In the nearly eight years I’ve been teaching citizenship and English language classes within the Orange County Public Library system, I’ve helped thousands of people become citizens of our great nation. It’s amazing to see what happens when they pass the exam; several students have increased their earning potential and a handful now work for the Department of Homeland Security and TSA at Orlando International Airport. One former student from Mexico fulfilled a lifelong dream of becoming a flight attendant. For all of them, reciting the naturalization oath is a defining moment, not just in their lives, but the lives of their children and future generations of their families.
Our commitment to providing vital community resources is one reason we were awarded the 2018 National Medal for Museum and Library Service, the nation’s highest museum and library honor. I have no doubt that our language and citizenship classes, aimed at integrating our city’s sizable foreign-born population, played a role in the decision.
This project of welcoming and integrating our foreign-born residents has been a city-wide effort. It’s why Orlando earned some top scores in New American Economy’s Cities Index
, a new tool measuring how effectively 100 of the largest U.S. cities are helping immigrants acclimate and succeed. We received a perfect score in “Government Leadership,” which considers municipal initiatives that support immigrants, and a near perfect score in “Livability,” which looks at factors like educational attainment.
When my family moved to the region 30 years ago, people weren’t always so welcoming. I’m the son of Austrian and Persian immigrants, and I grew up two hours away in Spring Hill. Both of my parents speak multiple languages and one year, my dad decided to teach me German. Today, teachers would likely reward learning such a skill, especially since the demand for bilingual workers has more than doubled in the last five years. But back then, my elementary school teacher didn’t encourage me — she confronted my father and asked him to stop our lessons. Her message was clear: In America, we speak English.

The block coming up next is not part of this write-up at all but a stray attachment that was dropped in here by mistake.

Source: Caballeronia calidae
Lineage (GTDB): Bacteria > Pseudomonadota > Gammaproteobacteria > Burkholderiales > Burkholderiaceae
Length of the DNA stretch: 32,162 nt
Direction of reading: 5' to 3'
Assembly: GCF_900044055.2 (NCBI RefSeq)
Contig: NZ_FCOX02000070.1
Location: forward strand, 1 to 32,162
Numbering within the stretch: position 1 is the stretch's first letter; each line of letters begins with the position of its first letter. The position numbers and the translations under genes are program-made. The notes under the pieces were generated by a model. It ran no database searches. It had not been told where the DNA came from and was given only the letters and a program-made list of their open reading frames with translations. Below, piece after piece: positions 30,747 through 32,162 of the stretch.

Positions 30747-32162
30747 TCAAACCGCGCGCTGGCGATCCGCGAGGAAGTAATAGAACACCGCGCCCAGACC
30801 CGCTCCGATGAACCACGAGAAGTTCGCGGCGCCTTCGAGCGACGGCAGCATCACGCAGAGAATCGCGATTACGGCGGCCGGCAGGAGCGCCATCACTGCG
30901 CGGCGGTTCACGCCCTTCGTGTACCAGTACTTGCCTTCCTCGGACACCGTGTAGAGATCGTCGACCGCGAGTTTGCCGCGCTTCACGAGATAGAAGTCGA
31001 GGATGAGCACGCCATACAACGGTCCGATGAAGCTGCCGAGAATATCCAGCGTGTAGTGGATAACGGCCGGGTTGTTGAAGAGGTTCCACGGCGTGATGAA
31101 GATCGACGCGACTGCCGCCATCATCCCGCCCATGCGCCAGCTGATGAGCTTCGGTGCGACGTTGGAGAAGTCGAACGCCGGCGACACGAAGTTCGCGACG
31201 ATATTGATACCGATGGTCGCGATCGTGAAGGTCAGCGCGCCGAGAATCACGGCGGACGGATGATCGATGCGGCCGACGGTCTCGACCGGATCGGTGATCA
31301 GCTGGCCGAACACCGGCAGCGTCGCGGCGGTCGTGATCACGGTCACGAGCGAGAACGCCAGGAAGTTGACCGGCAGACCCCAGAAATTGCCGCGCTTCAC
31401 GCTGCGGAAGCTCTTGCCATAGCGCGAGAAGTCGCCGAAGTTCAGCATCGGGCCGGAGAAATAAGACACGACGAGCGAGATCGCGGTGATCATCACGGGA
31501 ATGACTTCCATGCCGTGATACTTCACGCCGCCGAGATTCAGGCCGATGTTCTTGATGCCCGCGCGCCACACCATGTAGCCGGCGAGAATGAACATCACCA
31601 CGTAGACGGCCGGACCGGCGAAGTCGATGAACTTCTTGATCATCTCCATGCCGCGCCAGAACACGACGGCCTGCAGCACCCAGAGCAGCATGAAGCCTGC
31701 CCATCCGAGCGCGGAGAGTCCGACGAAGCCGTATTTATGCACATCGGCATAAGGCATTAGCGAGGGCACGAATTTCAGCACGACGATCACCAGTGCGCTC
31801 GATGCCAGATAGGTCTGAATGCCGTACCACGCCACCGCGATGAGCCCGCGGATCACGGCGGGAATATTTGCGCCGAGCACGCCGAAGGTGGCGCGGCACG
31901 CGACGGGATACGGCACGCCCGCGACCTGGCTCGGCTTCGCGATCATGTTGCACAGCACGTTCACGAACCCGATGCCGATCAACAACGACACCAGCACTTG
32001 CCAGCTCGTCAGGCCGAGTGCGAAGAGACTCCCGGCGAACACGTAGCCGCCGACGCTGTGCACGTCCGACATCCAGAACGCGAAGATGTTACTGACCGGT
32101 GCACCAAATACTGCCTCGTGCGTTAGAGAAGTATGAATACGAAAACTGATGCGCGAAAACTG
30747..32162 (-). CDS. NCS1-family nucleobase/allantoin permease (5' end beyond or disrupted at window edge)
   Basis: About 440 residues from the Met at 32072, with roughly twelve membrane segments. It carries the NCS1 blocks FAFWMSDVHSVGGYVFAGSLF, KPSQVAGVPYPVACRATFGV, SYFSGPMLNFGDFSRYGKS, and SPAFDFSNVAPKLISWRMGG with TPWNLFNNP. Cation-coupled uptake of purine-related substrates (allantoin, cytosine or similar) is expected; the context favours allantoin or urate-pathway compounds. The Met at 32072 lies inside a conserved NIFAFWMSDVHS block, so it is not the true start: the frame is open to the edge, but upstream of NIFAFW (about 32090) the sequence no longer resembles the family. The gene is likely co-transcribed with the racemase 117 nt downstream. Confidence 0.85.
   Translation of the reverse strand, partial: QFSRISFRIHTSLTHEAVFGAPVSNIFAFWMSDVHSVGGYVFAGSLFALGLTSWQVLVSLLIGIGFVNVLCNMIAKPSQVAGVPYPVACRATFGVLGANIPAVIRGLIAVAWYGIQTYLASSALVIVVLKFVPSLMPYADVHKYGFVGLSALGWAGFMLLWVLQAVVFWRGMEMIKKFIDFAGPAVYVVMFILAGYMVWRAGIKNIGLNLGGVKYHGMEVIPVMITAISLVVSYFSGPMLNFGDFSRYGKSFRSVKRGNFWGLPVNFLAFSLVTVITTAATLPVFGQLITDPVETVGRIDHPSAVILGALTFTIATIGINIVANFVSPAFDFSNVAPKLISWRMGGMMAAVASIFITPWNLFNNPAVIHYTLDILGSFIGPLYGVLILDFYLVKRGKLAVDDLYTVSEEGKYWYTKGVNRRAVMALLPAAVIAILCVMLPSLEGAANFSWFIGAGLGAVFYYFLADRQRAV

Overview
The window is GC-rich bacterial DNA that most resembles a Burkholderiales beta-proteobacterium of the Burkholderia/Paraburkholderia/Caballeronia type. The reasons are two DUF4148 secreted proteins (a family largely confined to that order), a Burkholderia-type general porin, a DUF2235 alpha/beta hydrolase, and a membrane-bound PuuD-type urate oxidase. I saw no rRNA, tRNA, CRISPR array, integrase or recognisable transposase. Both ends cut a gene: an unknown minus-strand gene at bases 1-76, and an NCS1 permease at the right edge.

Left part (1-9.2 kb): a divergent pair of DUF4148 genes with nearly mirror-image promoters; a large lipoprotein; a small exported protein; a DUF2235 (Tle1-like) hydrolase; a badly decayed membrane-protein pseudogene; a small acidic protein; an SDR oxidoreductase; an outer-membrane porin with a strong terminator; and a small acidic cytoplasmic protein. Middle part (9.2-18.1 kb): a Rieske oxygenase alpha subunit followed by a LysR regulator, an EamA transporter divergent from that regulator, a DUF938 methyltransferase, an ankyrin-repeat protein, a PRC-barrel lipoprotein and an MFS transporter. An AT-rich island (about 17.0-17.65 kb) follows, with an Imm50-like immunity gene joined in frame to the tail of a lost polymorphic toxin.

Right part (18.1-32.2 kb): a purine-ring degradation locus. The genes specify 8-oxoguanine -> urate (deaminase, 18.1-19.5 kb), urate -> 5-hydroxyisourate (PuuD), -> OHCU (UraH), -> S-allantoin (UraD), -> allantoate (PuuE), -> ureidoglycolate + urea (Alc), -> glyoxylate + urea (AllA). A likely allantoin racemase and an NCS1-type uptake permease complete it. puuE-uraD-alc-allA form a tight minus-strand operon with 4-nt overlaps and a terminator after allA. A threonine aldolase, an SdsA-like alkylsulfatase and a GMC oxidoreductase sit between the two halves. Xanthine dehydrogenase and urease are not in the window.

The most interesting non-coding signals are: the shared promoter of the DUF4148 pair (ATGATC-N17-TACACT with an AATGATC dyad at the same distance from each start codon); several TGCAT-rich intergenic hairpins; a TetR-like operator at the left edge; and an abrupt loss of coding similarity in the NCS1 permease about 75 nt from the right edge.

Today, things are changing for the better. Take our local leadership. Orlando’s City Council recently voted to stop police from asking law-abiding people about their immigration status. The city also offers fiscal support for the programming we offer at the library — money that benefits immigrants and U.S.-born citizens alike. These and other initiatives empower our foreign-born residents to fill jobs in our key local industries like construction and tourism jobs — an industry our city’s economy depends on — at Walt Disney World, Universal Studios, and the surrounding hotels, restaurants and various other attractions that make Orlando a world-class destination. Which then enables them to pay more in taxes ($2.7 billion in 2016) and hold more in spending power ($9 billion to invest back in the community at last count). Without them, the businesses and restaurants owned by Orlando’s more than 32,500 immigrant entrepreneurs wouldn’t exist. So in the end, helping these newcomers is what makes our city a more prosperous and interesting place to live for all of us.
Still, there is room for improvement. We scored a three out of five in “community,” which accounts for programs and services like those we provide at the library. Our work is a good start, but more local organizations could help immigrants access the resources and information and facilitate dialogue between our foreign-born and U.S.-born residents. Increasing access to information and networking could also help improve Orlando’s “job opportunities” score — where we scored just one out of five.
To me it’s simple: Helping immigrants adapt to life in the United States is the only way to ensure that they can make the most of their considerable talents, and that they want to stay here in Orlando. The Cities Index proves that we recognize the potential of these newcomers and see their value. It’s one of the many reasons I’m proud to call Orlando home.
Reshard Ausserlechner is a reference librarian with the Orange County Library System.